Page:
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11:38am

Fri May 25, 2012
Business

More Americans Putting The 'Dream' On Hold

Originally published on Mon May 28, 2012 12:35 pm

NPR's new series explores how the "American Dream" is evolving during a period of economic uncertainty. Host Michel Martin talks with NPR Senior Business Editor Marilyn Geewax about the series, and whether home ownership is still at the heart of the "American Dream," even after the historic collapse of the housing market.

11:38am

Fri May 25, 2012
Around the Nation

Why It's Rare To 'See A Black Face' In The SEALs

Originally published on Mon May 28, 2012 12:35 pm

The Navy SEALs are known for conducting some of the U.S. military's most dangerous missions. But they're not necessarily known for their diversity. Host Michel Martin speaks with two men trying to bring people of different backgrounds to the elite military force.

11:38am

Fri May 25, 2012
Food

Add A Little Texas To Your Holiday Cookout

Originally published on Mon May 28, 2012 12:35 pm

Memorial Day marks the start of barbecue season for many backyard grillers. Host Michel Martin gets some tips for how to grill it up. She checks in with rockabilly singer Ruby Dee, author of Ruby's Juke Joint Americana Cookbook.

11:38am

Fri May 25, 2012
Studio Sessions

Bootsy Collins On His Special Blend Of Funk

Originally published on Tue May 29, 2012 12:03 pm

Transcript

MICHEL MARTIN, HOST:

I'm Michel Martin and this is TELL ME MORE from NPR News. And we're about to get funky with a special rebroadcast.

(SOUNDBITE OF SONG, "GIVE UP THE FUNK")

BOOTSY COLLINS: (Singing) We're going to turn this mother out. We're going to turn this mother out. We're going to turn this mother out...

MARTIN: He played bass for James Brown and George Clinton's Parliament Funkadelic all before striking out on his own. You know who I'm talking about. Bootsy Collins.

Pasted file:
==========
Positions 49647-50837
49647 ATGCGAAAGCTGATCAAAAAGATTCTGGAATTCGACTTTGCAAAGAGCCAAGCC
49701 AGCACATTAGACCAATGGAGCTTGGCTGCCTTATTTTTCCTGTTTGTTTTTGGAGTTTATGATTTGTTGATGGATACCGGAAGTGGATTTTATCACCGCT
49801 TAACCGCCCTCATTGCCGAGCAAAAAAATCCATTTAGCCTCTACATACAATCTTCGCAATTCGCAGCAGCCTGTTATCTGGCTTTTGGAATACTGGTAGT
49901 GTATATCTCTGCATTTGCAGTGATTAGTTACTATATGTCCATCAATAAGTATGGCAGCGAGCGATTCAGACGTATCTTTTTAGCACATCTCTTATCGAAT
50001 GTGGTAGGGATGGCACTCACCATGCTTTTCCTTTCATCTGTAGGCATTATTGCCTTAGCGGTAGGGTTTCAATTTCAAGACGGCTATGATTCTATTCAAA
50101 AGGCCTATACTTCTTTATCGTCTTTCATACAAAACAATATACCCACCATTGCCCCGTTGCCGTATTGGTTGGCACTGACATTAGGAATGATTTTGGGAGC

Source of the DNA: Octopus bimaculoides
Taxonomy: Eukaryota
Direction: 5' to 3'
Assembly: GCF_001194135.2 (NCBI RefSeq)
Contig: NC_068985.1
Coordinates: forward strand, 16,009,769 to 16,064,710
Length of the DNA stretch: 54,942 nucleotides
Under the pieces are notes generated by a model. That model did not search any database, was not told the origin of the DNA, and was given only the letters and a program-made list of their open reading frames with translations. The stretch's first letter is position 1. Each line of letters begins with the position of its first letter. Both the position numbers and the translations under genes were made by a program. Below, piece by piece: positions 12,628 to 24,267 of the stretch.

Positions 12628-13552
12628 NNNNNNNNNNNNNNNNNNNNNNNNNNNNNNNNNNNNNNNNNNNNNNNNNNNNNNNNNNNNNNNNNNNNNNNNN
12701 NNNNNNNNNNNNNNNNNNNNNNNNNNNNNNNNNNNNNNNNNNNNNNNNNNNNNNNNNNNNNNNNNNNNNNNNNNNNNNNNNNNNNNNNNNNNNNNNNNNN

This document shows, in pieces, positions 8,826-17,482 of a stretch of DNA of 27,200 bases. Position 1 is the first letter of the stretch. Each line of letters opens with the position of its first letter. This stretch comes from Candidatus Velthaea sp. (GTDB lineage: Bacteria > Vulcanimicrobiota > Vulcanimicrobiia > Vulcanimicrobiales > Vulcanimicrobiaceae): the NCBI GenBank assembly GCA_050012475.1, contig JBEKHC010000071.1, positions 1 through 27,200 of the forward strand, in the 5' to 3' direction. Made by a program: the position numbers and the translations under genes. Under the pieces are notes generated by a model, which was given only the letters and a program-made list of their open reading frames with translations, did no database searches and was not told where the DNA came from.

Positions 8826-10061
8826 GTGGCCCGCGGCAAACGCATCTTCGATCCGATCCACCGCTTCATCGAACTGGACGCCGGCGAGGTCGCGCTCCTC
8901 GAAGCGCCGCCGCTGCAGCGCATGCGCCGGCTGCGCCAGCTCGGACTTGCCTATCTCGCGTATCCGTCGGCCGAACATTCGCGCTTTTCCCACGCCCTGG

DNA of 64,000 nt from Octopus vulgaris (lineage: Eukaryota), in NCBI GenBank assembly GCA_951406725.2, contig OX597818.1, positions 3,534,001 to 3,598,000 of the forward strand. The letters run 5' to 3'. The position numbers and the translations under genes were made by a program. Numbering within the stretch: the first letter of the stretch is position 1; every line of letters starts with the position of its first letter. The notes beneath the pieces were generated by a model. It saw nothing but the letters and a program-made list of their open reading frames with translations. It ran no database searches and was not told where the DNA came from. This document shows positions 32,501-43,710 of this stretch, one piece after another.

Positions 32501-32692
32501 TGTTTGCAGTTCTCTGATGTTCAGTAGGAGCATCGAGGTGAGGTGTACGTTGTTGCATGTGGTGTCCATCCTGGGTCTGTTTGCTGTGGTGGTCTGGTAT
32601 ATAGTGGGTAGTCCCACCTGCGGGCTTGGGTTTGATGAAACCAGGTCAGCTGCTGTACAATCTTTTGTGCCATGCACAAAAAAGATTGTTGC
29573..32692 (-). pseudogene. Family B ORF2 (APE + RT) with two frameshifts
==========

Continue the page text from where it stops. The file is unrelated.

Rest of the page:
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11:30am

Fri May 25, 2012
Movie Reviews

A Wes Anderson 'Kingdom' Full Of Beautiful Imagery

Originally published on Fri May 25, 2012 3:11 pm

Edward Norton plays a scoutmaster in search of his lost charge in Wes Anderson's latest film, Moonrise Kingdom.
Focus Features

Many people are rapturous over the work of Wes Anderson, and for them, I expect, Moonrise Kingdom will be nirvana. The frames are quasi-symmetrical: a strong center, often human, with misaligned objects on each side suggesting a universe that's slightly out of balance, like a series of discombobulated dollhouses.

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11:14am

Fri May 25, 2012
It's All Politics

#FollowFriday: A Tiny Shred Of Political Authenticity

Originally published on Fri May 25, 2012 12:56 pm

Rep.Thaddeus McCotter, R-Mich., is a regular on Twitter. Here, he plays guitar at a festival last July in Whitmore Lake, Mich.
Bill Pugliano Getty Images

Note: We've asked NPR journalists to share their top five (or so) political Twitter accounts, and we're featuring the series on #FollowFriday. Here are recommendations from reporter Andrea Seabrook (@RadioBabe).

I have a thing about political fakes on Twitter. I HATE them. And when I say fakes, I mean a handle that appears to be a senator or representative, but is very obviously written by some 22-year-old staffer.

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10:51am

Fri May 25, 2012
The Two-Way

Man At Center Of Federal Agency's Las Vegas Scandal Leaves His Job

Jeff Neely during an April 16 hearing on Capitol Hill. He declined to answer any of the lawmakers' questions.
J. Scott Applewhite AP

Jeff Neely, the regional official at the General Services Administration who hosted a 2010 taxpayer-funded conference in Las Vegas that became a scandal as details about excessive spending, gifts and lavish parties were revealed, has left his job at the agency.

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10:17am

Fri May 25, 2012
Author Interviews

From 'App' To 'Tea': English Examined In '100 Words'

Originally published on Mon May 28, 2012 4:07 pm

"Tea" (a social word from the 17th century) is one of the words David Crystal examines in his book The Story of English In 100 Words.
iStockphoto.com

This interview was originally broadcast on April 2, 2012.

Linguist David Crystal describes English as a "vacuum cleaner of a language." Speakers merrily swipe some words from other languages, adopt others because they're cool or sound classy, and simply make up other terms.